In 2003, Nirma announced its plans for a cement venture. The same year, Patel also set up a university that is today among the top private universities in the country and offers programmes in engineering, pharmacy, law, and architecture. And in 2004, the Nirma group expanded into pharmaceuticals by acquiring an IV fluid factory in Ahmedabad. It also acquired US-based Searles Valley Minerals to become one of the top producers of soda ash in the world.
The 2010 share buyback seemed to have been driven by the promoters’ belief “that it is this changing nature of the business of the company that has led to market valuations of the company to be valued as diversified conglomerate, rather than as a consumer products company or at a valuation that reflects the sum of its parts. The acquirers believe that given the low trading liquidity in the stock, the delisting offer should provide investors with an opportunity to get an exit at a fair value, while according the company the flexibility to carry on its operations”, according to a statement released by Nirma at the time.
Over much of the past decade, though, Nirma and Patel have both been out of the news, except for occasional headlines about the delisting and the travails of the company’s proposed cement plant in Gujarat. In this time, the company’s fortunes in the detergents business have waned.
Two industry experts whom Mint spoke to are of the view that its market share went down to 12% in the detergent segment in 2015 while HUL was the leader with close to 35% market share.
In a 29 June report, credit rating agency Crisil Ltd said Nirma had lost market share in the past few years because of intense competition in the detergent business.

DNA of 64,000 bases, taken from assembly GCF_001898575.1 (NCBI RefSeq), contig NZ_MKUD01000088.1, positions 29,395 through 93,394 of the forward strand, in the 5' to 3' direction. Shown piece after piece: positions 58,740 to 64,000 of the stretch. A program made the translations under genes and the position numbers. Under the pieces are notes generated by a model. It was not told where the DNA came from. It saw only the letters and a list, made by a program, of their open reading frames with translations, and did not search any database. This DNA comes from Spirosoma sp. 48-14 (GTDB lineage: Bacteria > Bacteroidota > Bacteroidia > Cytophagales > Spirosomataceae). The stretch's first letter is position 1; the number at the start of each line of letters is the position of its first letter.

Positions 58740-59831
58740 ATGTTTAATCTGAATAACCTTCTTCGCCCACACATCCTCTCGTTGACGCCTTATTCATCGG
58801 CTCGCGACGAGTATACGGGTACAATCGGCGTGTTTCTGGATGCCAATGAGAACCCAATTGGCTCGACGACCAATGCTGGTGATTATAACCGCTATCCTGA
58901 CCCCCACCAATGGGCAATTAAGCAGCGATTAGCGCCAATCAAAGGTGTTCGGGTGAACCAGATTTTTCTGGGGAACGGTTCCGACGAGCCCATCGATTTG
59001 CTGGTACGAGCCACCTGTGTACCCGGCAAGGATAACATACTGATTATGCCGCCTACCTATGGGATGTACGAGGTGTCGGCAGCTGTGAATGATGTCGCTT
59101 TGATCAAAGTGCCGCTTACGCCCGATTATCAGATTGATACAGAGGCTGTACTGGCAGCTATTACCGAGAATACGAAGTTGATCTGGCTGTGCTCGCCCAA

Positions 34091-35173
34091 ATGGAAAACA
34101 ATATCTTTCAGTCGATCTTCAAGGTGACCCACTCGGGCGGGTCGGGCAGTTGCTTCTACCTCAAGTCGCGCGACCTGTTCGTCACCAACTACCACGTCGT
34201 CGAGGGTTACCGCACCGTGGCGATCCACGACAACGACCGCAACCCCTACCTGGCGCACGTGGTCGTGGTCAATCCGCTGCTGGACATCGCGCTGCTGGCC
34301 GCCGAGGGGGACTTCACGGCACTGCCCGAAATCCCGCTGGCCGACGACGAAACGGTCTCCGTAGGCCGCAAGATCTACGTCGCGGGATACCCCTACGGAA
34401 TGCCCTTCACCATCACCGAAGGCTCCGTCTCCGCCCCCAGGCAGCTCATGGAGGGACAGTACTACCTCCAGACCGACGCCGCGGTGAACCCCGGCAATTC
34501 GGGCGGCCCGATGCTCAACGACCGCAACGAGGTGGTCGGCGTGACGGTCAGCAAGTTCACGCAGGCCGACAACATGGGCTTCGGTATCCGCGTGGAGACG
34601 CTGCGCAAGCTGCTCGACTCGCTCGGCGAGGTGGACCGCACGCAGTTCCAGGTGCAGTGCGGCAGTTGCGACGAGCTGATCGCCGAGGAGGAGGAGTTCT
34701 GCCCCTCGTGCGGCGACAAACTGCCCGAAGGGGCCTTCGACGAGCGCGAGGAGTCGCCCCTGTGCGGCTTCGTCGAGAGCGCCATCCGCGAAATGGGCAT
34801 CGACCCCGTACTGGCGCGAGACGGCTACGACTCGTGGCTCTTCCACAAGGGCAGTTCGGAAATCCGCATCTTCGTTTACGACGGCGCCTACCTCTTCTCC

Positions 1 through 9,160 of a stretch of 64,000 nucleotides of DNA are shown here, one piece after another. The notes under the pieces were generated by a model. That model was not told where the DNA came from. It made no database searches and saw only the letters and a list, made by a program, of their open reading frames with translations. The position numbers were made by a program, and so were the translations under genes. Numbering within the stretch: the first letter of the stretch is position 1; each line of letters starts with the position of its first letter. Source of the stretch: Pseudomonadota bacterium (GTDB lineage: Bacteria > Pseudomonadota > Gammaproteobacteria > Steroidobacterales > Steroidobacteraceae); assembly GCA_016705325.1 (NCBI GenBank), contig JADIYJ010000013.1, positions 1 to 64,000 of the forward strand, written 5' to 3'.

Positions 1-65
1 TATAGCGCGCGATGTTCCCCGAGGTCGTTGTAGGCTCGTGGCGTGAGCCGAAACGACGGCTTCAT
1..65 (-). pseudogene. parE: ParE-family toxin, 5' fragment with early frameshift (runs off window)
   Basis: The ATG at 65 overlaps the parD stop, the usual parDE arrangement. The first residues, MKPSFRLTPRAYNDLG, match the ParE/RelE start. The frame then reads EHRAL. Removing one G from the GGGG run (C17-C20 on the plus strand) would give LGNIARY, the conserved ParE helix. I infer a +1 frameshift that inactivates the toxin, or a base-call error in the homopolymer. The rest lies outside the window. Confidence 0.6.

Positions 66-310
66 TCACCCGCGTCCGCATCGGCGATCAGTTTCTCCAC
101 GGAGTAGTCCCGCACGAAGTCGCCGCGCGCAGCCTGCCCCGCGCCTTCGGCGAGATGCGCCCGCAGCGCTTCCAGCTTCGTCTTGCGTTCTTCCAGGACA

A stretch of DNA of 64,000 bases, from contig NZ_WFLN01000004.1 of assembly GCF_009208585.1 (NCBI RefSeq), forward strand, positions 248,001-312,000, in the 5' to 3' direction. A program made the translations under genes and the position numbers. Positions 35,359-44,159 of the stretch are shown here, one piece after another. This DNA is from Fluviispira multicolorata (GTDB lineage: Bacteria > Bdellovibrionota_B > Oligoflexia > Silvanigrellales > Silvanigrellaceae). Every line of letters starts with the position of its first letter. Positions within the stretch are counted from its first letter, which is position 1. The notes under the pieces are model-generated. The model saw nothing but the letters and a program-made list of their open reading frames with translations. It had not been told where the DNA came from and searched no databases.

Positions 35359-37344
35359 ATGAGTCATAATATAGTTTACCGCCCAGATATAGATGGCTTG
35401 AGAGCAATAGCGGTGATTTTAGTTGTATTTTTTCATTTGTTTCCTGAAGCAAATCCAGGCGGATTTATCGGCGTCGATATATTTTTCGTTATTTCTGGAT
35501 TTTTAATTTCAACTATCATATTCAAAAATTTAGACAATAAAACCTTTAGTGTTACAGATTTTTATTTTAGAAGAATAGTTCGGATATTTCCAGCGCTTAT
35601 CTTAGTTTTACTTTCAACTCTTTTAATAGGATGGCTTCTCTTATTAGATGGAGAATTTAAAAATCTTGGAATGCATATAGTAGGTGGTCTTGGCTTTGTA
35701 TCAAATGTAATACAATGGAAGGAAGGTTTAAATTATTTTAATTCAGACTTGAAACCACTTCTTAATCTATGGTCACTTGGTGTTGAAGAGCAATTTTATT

“Decline in market share, combined with lack of segmental diversity, exposes Nirma to risk of further reduction in market share as consumers further move up the value chain to premium categories. Declining market share in detergents segment reduces cash flow stability and, consequently, ability to withstand volatility inherent in the chemicals segment. Given strong competition, Nirma will continue to face pressure in its soap and detergent business over the medium term,” the credit rater added in the report.
In addition, Ghari, by Kanpur-based Rohit Surfactants Pvt. Ltd, followed Nirma’s footsteps and beat it at its own game, capturing almost a fourth of the detergent market over the last decade, said one of the two industry experts quoted above.
After its plans for the cement factory in Gujarat were scotched by issues related to environmental approvals, Nirma moved its attention to Rajasthan and in November 2014, commissioned its first cement plant.
Now comes the news of the LafargeHolcim deal.
“The acquisition of cement assets marks the comeback of Karsanbhai in the cement sector. He is a man with drive. Very simple, very focused. Like the Sarabhais who set up institutes like IIM-A (Indian Institute of Management, Ahmedabad), Karsanbhai has maintained a tradition of businessmen setting up high-quality educational and research institutes and running it professionally without interfering,” said Y.K. Alagh, economist and former chairman of Institute of Rural Management Anand.